Apparently, some kind of election went down last week.
According to rumors, it had something to do with that river that sometimes runs through the west side of city.
"Oh, yeah. The election. Was that this week?" jested Tulsa City Councilor Rick Westcott when UTW contacted him afterward, pretending it wasn't the most hotly contested issue in the Tulsa area since, well . . . the fairgrounds annexation controversy of last spring.
"How did that go?" the tongue-in-cheek 2nd district councilor asked.
"Not well" would be answer given by river tax proponents--a group that includes Westcott, through whose district the Arkansas River runs.
"Thanks, but no thanks," was the message from the majority of Tulsa County voters, who turned down the $117 million offered up by oilman, clever philanthropist George Kaiser and other local moneybags.
That chunk of change would have gone toward certain enhancements along the river and was contingent upon voters' approval of a seven-year, 4/10 cent county sales tax increase to provide $282 million for publicly funded enhancements.
River tax cheerleaders went way over the top, promising that the projects would draw developers to the river, bringing $3.5 billion to the local economy and new jobs on the order of 10,000 or so, as well as a panacea against boredom for Tulsans of all ages for generations hence.
And, for all the big money in Tulsa, "Yessers" couldn't buy good advertising, an intelligent marketing plan, or, most importantly, a plan inclusive of all Metro Tulsa.
The majority of voters either didn't believe them or just decided they'd prefer to hold onto their $282 million and deal with boredom and employment on their own terms.
"No"-voters numbered 67,026, or 52.46 percent, while 47.54 percent, or 60,740, voted "Yes."
And 197,791 people, or 60.57 percent of registered voters, just didn't care, and voted to sit this election out.
Someone who did care, to put it mildly, was north Tulsa's district 3 Councilor Roscoe Turner.
"It was a good election," he told UTW.
"The people in the north community have been mistreated for so long, and they were just looking for somebody to do something for them for a change, but nobody asked the north community what they think about this," the councilor said.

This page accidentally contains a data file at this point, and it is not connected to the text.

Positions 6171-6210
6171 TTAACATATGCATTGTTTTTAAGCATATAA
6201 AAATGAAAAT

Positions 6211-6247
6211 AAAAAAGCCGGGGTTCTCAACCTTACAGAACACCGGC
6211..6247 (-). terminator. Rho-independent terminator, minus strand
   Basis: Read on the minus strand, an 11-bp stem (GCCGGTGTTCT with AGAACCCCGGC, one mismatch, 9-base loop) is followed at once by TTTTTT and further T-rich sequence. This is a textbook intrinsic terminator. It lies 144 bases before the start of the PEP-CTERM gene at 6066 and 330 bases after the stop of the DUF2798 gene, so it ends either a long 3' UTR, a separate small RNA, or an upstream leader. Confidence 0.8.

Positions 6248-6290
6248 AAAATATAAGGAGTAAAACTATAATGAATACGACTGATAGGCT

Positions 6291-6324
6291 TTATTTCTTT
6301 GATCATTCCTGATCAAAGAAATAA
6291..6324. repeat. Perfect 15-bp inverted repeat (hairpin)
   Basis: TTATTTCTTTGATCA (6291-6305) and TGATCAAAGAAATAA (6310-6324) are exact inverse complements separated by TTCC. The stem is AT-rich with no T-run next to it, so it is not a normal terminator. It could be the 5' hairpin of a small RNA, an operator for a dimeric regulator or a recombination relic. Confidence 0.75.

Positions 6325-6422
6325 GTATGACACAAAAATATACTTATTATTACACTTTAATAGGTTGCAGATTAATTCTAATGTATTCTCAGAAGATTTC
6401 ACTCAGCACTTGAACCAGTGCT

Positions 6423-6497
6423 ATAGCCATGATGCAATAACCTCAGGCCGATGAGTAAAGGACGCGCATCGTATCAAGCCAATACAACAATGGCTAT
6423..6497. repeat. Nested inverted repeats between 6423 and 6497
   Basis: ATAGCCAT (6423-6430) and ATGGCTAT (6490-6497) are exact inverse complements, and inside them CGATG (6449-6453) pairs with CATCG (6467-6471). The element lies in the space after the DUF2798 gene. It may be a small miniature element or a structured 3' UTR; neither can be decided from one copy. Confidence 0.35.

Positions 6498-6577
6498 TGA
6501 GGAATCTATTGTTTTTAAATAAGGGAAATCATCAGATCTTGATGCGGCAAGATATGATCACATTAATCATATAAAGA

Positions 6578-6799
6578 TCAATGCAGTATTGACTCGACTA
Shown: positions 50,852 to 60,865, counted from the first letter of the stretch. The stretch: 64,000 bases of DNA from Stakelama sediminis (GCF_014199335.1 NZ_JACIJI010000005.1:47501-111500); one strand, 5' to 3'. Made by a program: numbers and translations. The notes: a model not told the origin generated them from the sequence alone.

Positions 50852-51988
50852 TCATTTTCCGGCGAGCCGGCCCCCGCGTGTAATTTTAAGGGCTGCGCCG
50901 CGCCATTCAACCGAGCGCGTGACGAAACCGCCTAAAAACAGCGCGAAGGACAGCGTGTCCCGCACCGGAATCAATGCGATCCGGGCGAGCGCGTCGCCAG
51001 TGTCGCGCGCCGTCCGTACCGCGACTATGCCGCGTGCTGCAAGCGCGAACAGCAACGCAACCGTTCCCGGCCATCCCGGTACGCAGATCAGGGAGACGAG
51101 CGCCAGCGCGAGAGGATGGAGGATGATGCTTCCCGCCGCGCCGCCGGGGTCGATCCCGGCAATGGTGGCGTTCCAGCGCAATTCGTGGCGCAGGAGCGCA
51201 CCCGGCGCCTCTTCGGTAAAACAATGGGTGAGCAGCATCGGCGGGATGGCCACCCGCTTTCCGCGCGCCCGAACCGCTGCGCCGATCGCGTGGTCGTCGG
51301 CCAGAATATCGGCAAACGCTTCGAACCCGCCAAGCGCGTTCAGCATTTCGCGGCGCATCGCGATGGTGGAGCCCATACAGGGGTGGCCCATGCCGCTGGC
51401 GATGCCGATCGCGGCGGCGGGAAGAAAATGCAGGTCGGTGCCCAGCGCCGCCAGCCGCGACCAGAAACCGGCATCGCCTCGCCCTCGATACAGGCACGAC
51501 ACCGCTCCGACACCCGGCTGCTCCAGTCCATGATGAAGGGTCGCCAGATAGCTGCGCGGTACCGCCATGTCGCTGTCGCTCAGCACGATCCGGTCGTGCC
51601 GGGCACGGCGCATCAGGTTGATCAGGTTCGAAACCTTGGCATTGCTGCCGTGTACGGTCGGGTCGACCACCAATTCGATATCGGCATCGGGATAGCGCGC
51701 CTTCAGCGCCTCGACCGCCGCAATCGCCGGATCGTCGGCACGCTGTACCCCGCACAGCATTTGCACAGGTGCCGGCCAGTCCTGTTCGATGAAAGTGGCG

He noted that about 7,000 people from north Tulsa showed up to oppose the river tax, which was roughly the margin by which the proposal failed.
The "No River Tax" campaign was also based out of north Tulsa, with Turner and district 1 Councilor Jack Henderson as two of its most vocal activists.
"North Tulsa decided this," said Turner.
By start contrast, the Yes camp's watch party bivouacked at the Southern Hills Marriott Hotel.
On a past occasion when the now-vanquished river tax proposal was under discussion, Turner had told proponents, "I represent people who are barely living from day-to-day. I don't have any driving a Mercedes and all this good stuff.
I have people who can't afford gas and you're asking these people to take what little money they've got for gas to put on the river in sales tax."
He and Henderson have also argued that north Tulsans aren't likely to drive down to the river to take advantage of the parks, trails and businesses expected to be built with their taxes.
While the northern Tulsa community was overwhelmingly opposed to the tax, the majority of the City of Tulsa supported it, with 52.6 percent, or 42,617 "Yes" votes.
Jenks was the only other municipality in the county with a majority of "Yes" votes, with 58 percent, or 2,150 favoring the tax increase.
Turner also said, "We're sick and tired of the county trying to tell the municipalities what to do."
He and River Tax Head Cheerleader and County Commissioner Randi Miller have often found themselves on opposing sides of local political issues, most recently his proposed annexation of Expo Square by the city.
Miller did not return UTW's telephone calls.
Westcott, her fellow river tax supporter, took it all in stride, though.
"I think that the majority have clearly indicated that they are opposed to an additional tax. I respect that and I understand that--that's one of the reasons I struggled with supporting the plan," he said.
Westcott also said he doesn't think the public's rejection of the plan means it's the "end of the world" for river development.
"I think it will probably be done in stages, by individuals and by municipalities, instead of all at once," he said.
"I talked to Pat Cox this morning--the principal of HCW Development, which did Branson Landing--and he said he's still very interested in coming to Tulsa, and I'm interested to do anything I can to prepare the way for them or for a similar development," added Westcott.
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